Chinese Ceramics Firm Boosts Kenya’s Affordable Housing Revolution

Under a bright, sunny sky, employees at KEDA (Kenya) Ceramics Company Limited, situated roughly 70 kilometers south of Nairobi’s hustle, bustled with packing vivid, multicolored cartons of floor tiles for shipping to customers.

A worker scrutinizes tiles set to go through ceramic inkjet printers at the KEDA ceramics facility in Kajiado County, Kenya, on May 17, 2024. (Xinhua/Li Yahui)

Under a bright, sunny sky, employees at KEDA (Kenya) Ceramics Company Limited, situated roughly 70 kilometers south of Nairobi’s hustle, bustled with packing vivid, multicolored cartons of floor tiles for shipping to customers.

Founded in ’92, the China-headquartered KEDA Industrial Group, involved in producing and selling construction machinery, collaborated with China’s Guangzhou Sunda back in 2016 to launch the KEDA ceramics plant in Kenya’s southern Kajiado County.

Li Ruiqin, KEDA (Kenya) Ceramics Company Limited’s big cheese, credited their investment in top-notch floor tiles with jumpstarting the local manufacturing industry, propelling economic growth and crafting jobs.

Li mentioned, planting a ceramic tile factory in these rural locales has birthed numerous economic perks, highlighting the spur in hotel and transport ventures since the factory’s arrival.

“As our footprint broadens in the Kenyan market, KEDA has stuck to local norms while diving into community projects like schools, roads, and water provision,” Li conveyed during a chat with Xinhua at the ceramics plant.

Li revealed KEDA set up two ceramic tile factories—one in Kajiado and another in Kisumu County—and a sanitary ware facility spanning 300 acres (roughly 1.2 million square meters).

Combined, these tile factories churn out a whopping 110,000 square meters of tiles daily, while the sanitary ware setup rolls out 4,500 pieces each day.

Looking ahead, they plan to thrust three to five more production lines into gear, snagging an extra 95 acres nearby and planning a solar-powered plant in Kajiado.

Li also pointed out KEDA’s commitment to training local youth, sending some to China for short-term courses, aligning with their corporate social responsibility credo.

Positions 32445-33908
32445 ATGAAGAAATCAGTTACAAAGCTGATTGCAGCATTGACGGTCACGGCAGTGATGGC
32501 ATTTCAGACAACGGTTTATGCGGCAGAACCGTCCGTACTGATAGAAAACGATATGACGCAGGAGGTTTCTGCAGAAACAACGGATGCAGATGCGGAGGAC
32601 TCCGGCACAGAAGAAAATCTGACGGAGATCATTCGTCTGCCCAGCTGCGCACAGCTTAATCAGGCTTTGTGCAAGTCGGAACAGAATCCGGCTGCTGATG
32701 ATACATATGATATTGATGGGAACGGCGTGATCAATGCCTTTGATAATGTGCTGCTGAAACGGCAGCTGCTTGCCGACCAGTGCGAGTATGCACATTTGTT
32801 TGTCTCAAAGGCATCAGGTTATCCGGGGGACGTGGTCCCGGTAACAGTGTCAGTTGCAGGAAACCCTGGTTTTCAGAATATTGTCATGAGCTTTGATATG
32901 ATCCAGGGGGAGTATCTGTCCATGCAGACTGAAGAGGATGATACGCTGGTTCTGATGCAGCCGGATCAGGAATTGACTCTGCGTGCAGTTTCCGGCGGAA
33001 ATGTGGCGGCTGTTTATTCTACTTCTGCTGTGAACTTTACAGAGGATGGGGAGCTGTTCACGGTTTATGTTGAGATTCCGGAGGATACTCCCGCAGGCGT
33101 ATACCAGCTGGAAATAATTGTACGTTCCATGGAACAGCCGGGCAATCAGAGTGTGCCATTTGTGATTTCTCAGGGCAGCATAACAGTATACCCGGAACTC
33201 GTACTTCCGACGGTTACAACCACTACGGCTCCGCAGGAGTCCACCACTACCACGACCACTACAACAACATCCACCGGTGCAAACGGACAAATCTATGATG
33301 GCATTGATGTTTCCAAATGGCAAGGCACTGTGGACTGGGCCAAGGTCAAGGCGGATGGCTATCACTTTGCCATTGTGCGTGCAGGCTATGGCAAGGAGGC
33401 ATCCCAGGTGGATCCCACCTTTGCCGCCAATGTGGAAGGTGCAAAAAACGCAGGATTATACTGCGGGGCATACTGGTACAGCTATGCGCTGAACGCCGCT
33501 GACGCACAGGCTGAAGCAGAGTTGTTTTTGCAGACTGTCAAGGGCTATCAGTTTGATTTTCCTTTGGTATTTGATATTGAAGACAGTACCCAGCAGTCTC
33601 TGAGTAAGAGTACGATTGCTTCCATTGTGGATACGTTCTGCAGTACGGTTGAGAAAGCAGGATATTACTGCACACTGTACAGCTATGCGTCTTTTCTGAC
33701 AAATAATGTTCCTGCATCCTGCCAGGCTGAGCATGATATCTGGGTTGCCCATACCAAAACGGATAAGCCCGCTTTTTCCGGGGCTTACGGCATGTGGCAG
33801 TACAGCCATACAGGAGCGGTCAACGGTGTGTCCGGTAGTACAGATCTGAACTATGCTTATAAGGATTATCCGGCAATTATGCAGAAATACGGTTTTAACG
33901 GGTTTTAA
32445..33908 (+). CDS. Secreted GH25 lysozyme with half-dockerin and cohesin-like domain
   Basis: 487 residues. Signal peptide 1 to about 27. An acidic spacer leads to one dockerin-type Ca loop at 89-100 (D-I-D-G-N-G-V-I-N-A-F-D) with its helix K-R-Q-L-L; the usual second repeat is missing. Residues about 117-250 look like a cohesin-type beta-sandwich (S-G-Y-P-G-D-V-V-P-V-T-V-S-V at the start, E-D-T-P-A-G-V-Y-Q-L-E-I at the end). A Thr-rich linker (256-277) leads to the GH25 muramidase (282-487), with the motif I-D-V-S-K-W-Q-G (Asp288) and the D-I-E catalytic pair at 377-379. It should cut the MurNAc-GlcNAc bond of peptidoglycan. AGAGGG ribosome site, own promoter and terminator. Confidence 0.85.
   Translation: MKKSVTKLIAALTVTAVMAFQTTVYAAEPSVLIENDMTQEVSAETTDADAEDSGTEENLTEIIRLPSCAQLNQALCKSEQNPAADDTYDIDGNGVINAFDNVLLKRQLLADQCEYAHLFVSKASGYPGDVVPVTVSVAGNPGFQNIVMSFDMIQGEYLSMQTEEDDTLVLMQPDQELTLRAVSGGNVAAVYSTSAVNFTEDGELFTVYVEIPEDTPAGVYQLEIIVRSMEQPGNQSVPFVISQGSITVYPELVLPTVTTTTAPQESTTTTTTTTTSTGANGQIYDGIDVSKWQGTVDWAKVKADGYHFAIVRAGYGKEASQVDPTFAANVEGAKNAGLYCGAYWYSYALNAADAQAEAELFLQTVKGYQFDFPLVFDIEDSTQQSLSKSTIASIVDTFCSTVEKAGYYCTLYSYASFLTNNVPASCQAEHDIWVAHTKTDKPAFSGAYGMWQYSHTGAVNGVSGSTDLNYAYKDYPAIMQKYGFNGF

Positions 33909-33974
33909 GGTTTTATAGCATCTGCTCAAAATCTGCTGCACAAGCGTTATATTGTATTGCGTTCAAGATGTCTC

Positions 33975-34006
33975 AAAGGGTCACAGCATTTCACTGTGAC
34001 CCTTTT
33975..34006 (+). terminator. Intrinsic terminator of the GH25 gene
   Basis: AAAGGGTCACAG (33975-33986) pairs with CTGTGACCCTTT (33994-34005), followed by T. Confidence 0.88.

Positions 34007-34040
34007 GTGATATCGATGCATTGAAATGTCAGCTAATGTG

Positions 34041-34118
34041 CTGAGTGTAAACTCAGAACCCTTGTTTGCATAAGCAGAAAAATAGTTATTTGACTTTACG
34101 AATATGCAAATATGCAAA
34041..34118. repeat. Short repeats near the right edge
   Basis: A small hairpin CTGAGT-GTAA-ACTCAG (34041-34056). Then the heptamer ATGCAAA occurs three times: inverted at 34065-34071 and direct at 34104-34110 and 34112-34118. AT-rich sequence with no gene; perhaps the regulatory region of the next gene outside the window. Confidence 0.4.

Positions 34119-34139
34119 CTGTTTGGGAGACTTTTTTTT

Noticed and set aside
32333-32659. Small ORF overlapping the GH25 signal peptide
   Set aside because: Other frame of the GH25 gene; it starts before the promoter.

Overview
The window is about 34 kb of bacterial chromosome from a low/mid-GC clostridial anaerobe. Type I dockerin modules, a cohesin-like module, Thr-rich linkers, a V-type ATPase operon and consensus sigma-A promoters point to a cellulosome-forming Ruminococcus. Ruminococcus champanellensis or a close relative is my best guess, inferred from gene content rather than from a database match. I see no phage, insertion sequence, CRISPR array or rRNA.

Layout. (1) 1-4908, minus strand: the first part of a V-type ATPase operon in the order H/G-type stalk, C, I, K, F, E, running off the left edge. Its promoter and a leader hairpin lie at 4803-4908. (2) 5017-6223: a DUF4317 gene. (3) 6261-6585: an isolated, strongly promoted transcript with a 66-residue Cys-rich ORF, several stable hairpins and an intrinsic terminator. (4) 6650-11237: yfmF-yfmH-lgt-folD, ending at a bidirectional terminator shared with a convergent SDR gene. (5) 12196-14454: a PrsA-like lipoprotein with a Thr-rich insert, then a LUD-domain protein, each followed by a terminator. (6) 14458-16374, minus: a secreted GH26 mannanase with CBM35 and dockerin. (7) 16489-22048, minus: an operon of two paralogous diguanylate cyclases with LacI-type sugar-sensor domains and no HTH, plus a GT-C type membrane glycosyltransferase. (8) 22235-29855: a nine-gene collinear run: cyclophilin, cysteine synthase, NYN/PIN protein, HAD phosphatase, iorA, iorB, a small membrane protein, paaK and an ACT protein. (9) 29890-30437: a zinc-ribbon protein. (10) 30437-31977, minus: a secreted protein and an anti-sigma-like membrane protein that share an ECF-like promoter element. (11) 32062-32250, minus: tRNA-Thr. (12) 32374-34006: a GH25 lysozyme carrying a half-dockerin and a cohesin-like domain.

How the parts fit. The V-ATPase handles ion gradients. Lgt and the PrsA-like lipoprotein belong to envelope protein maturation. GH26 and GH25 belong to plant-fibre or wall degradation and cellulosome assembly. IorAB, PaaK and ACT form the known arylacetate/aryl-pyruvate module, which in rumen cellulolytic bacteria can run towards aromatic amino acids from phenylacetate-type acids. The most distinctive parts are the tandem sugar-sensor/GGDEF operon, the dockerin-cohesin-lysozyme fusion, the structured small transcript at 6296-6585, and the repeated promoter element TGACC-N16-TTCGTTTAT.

“The three factories employ over 3,000 workers, 95% of whom are Kenyans, indirectly supporting over 50,000 lives,” Li stated.

With cutting-edge Chinese tech and strict green standards, KEDA prides itself on ecological mindfulness, recycling a hefty 400 cubic meters of water daily, as per company briefings.

Richard Okello, a 35-year-old supervisor at the factory, lauded KEDA’s use of Chinese tech in creating stellar floor tiles, which has aided Kenya’s affordable housing mission, upskilled local youth, and created employment.

“This firm has set up loads of jobs and a fresh model for sharing skills alongside blending new tech in tile-making,” Okello remarked. “In my books, Chinese companies rock production-wise. I’ve learned heaps about tile crafting from scratch to finish.”

Kenyan President William Ruto emphasized boosting the manufacturing sector’s share of GDP from 7% to 20% by 2030.

Plus, Ruto assured that the journey to affordable housing is on track, eyeing to erect 200,000 units annually.

John Misiore, a 26-year-old sorter at KEDA, noted the company’s flagship products like floor tiles had invigorated industrialization and modern home construction in Kenya.

Misiore, with a background in agricultural engineering, shared that KEDA’s input in skill and tech transfer to local youth has buoyed Kenya’s industry-centric growth, promising jobs and collective prosperity.

The company remains dedicated to sustainability, embracing top-notch practices in waste reduction and recycling, thus aiding Kenya’s shift towards a circular economy.

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